The subject of native text rendering in Swing applications has been introduced on this blog about six weeks ago, and I already described some of the implementation details. The devil is, of course, in details (unless you’re working on whizzy demoes), and i’ve spent the last month working on all the issues mentioned in the original post. This post addresses the functionality that has been missing, talks about the unsupported cases and links to a WebStart demo (at the end).
Easier deployment and support for WebStart environment
With migration to release 3.3.0 of SWT and valuable help from the SWT dev mailing list (thanks, Dave), it is now much easier to configure Bramble and SWT. Browse to the SWT main page, download the relevant distribution (Bramble distribution bundles the Windows version) and add the swt.jar to your classpath. That’s it – no more need to muck with the java.library.path VM flag and no need to extract the native libraries from the SWT jar (like was the case in 3.2.1).
To use the native text rendering in your WebStart application, take the latest substance-bramble.jar and the matching swt.jar, sign them and you’re ready to go. Note that if you’re using the jar from Eclipse itself, it’s already signed. Although it’s possible to use jars signed by different parties, I had security access exceptions on using the SWT jar from Eclipse. If you use the jar from the SWT main page, it works flawlessly (see the WebStart link at the end of this entry). If you need your application targeting multiple platforms, you’ll need to bundle the matching SWT jars and use the resources JNLP tag accordingly.
Support for all core Swing components
The latest binary and source drops of Bramble plugin provide support for all core Swing components with the following exclusions:
- Non-plain text components, including text panes and editor panes.
- HTML text.
- Titled borders.
The text on all these components (including HTML) is painted with the default core AWT text font rasterizer. The latest plugin version also provides support for painting rotated (vertical) texts which are used on vertical progress bars and sliders (with labels). Interestingly enough, the rotation transformations in AWT and SWT are different (rotation angles have opposite values, and hence the translation offsets are different as well).
Support for SwingX components
This will be done in the next Substance release. As a proof of concept, the latest SwingX plugin provides native text painting for the status bar components. As in the case above, all other SwingX components use the core AWT text font rasterizer.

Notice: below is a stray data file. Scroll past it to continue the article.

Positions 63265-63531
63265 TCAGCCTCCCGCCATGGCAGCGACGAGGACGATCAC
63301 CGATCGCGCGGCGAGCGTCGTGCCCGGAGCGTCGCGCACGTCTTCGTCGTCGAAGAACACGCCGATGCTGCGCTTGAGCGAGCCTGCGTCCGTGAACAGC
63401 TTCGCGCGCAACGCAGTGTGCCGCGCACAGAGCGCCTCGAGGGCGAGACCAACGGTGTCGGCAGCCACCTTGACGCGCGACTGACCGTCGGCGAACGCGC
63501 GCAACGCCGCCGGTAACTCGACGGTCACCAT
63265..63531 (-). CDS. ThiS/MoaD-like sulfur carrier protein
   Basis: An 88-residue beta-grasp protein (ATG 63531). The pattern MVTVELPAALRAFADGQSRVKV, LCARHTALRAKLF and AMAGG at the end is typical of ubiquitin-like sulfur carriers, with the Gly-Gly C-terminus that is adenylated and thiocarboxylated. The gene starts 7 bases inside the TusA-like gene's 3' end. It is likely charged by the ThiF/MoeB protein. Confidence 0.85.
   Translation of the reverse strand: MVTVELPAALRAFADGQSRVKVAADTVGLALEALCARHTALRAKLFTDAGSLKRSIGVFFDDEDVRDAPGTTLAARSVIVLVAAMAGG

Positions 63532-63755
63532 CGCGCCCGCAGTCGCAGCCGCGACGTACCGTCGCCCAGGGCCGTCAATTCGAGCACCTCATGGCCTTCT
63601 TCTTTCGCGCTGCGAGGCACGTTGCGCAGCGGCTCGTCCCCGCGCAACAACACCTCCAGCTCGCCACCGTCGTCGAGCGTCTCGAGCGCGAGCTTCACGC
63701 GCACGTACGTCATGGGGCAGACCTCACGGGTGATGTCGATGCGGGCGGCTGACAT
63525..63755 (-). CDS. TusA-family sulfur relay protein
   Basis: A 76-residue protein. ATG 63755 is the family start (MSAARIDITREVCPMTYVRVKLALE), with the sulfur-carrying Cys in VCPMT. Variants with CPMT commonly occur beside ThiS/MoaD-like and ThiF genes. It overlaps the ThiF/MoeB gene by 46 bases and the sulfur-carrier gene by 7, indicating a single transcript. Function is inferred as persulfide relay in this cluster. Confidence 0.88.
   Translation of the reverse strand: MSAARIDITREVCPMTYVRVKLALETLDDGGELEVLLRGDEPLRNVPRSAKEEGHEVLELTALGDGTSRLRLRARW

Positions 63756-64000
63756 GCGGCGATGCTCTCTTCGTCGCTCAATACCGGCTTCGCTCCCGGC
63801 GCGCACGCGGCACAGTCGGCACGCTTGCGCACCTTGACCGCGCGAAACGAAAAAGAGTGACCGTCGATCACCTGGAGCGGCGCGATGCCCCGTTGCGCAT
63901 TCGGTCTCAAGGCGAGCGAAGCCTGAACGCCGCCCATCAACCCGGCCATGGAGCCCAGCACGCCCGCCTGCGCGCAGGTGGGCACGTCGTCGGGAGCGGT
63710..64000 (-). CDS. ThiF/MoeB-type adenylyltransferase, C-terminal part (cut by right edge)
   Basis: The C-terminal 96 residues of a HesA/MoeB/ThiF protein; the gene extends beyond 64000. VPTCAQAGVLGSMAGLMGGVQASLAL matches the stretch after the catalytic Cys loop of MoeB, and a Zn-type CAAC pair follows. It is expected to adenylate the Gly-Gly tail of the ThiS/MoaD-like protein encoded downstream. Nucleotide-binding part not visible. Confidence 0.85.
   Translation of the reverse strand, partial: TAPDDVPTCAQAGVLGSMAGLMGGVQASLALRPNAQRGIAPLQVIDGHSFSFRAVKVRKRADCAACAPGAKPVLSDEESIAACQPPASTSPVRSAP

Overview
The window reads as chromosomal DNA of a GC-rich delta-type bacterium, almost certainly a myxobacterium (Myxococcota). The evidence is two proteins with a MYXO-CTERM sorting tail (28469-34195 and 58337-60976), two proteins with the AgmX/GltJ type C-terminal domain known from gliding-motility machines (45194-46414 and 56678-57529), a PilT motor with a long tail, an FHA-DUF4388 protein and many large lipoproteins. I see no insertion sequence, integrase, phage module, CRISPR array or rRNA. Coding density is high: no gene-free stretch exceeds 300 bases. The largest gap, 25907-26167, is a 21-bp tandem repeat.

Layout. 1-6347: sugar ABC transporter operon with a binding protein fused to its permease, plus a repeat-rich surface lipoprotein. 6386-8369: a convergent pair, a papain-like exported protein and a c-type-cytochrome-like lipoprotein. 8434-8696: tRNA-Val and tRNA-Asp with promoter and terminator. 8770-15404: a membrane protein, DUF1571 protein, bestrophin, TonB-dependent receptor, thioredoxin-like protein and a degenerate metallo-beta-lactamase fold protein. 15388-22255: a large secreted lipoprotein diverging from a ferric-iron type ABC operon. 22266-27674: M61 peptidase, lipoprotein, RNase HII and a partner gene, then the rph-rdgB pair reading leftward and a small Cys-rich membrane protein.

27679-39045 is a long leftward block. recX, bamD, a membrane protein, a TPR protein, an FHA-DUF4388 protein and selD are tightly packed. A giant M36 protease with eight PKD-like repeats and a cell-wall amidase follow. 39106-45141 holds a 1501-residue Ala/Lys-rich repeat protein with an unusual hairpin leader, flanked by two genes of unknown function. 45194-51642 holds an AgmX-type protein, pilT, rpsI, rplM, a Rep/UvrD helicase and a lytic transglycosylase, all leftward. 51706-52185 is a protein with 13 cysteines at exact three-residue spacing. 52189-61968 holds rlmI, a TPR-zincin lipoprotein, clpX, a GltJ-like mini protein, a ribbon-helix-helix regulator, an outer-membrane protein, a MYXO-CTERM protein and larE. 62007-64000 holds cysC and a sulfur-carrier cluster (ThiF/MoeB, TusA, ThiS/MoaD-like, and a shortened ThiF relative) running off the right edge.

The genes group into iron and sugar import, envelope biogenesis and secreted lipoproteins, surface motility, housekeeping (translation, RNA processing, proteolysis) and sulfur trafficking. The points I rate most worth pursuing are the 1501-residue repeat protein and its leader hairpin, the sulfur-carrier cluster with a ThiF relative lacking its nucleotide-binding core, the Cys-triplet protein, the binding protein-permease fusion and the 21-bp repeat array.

Support for additional operating systems
While the primary target of Bramble plugin is Windows Vista (and the inadequate AWT rasterizing of the default “Segoe UI” font), this plugin is not Windows-specific. It has been successfully tested under Windows Vista, Windows XP, Windows 2003 and Ubuntu 7.10. If you encounter bugs (visual or exceptions) under other platforms (KDE, Mac and others which are supported by SWT), I would be very interested in hearing about it.
Incidentally, using the native text renderer can not only make the applications look better. The core AWT font rasterizer has its own bugs (as all software does). This bug report opened on Substance (under Ubuntu / Gnome) is caused by a bug in the default font rasterizer that fails on a specific non-Latin character (see the bug report for more details). Since this happens under the core GTK look-and-feel and Substance provides the platform-specific font policy lookup that is aligned with the GTK LAF font lookup, this bug is seen under Substance as well. While the visual quality of the AWT font rasterizer on “DejaVu Sans” is very close to the native text renderer and there isn’t much reason to bundle SWT and Bramble, at least in this case doing so makes the application run with no exceptions and look like it belongs to the specific desktop.
Under Windows Vista, the Bramble plugin will also instruct Substance to use “Segoe UI” font under JDK 5.0 as well. Unlike the AWT font rasterizer that did even worse job under JDK 5.0, the native text renderer doesn’t care. So, you don’t have to upgrade to JDK 6.0 to have your applications look good on Vista.
Clicking on the button below will launch the full Substance test application that uses Bramble plugin to render all the texts with the native renderer. Note that while the application itself is cross-platform, this specific JNLP file only uses Windows version of SWT (no need to leave comments that this specific JNLP doesn’t work on Ubuntu or Mac). It is signed since one of the tabs shows the file system tree. As you’ll see, the texts on the task panes (left hand side) do not have proper background – as mentioned earlier, full support for SwingX components will be added in the next release. So, click around and let me know if you see something fishy :)
You’re more than welcome to leave comments with your thoughts, suggestions and bug reports (but first make sure that you’ve read this entry in its entirety). The plugin is distributed under the Eclipse Public License (EPL). The release candidate is scheduled for January 21st, with the release scheduled for February 4th.